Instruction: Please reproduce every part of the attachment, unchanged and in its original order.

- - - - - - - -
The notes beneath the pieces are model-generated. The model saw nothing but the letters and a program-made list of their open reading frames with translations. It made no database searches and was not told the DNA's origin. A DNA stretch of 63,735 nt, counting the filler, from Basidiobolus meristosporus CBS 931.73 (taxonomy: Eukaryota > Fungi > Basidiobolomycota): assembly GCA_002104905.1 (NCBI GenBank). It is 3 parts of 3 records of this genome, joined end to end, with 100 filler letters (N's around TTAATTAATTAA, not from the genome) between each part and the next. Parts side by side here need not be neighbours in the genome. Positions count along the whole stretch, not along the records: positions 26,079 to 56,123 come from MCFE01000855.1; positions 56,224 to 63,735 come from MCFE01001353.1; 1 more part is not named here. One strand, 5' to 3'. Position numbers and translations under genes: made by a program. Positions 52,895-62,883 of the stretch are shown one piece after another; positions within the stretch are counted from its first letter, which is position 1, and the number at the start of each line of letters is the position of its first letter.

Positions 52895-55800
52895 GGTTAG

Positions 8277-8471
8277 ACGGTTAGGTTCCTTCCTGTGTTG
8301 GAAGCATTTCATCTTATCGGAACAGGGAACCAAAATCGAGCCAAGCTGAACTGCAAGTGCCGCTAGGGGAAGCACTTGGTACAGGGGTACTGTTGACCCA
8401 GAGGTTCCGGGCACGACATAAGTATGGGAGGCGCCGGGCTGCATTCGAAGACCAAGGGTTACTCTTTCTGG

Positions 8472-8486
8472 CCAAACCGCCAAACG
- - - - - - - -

The notes beneath the pieces are model-generated. The model saw nothing but the letters and a program-made list of their open reading frames with translations. It made no database searches and was not told the DNA's origin. A DNA stretch of 63,735 nt, counting the filler, from Basidiobolus meristosporus CBS 931.73 (taxonomy: Eukaryota > Fungi > Basidiobolomycota): assembly GCA_002104905.1 (NCBI GenBank). It is 3 parts of 3 records of this genome, joined end to end, with 100 filler letters (N's around TTAATTAATTAA, not from the genome) between each part and the next. Parts side by side here need not be neighbours in the genome. Positions count along the whole stretch, not along the records: positions 26,079 to 56,123 come from MCFE01000855.1; positions 56,224 to 63,735 come from MCFE01001353.1; 1 more part is not named here. One strand, 5' to 3'. Position numbers and translations under genes: made by a program. Positions 52,895-62,883 of the stretch are shown one piece after another; positions within the stretch are counted from its first letter, which is position 1, and the number at the start of each line of letters is the position of its first letter.

Positions 52895-55800
52895 GGTTAG

Positions 8277-8471
8277 ACGGTTAGGTTCCTTCCTGTGTTG
8301 GAAGCATTTCATCTTATCGGAACAGGGAACCAAAATCGAGCCAAGCTGAACTGCAAGTGCCGCTAGGGGAAGCACTTGGTACAGGGGTACTGTTGACCCA
8401 GAGGTTCCGGGCACGACATAAGTATGGGAGGCGCCGGGCTGCATTCGAAGACCAAGGGTTACTCTTTCTGG

Positions 8472-8486
8472 CCAAACCGCCAAACG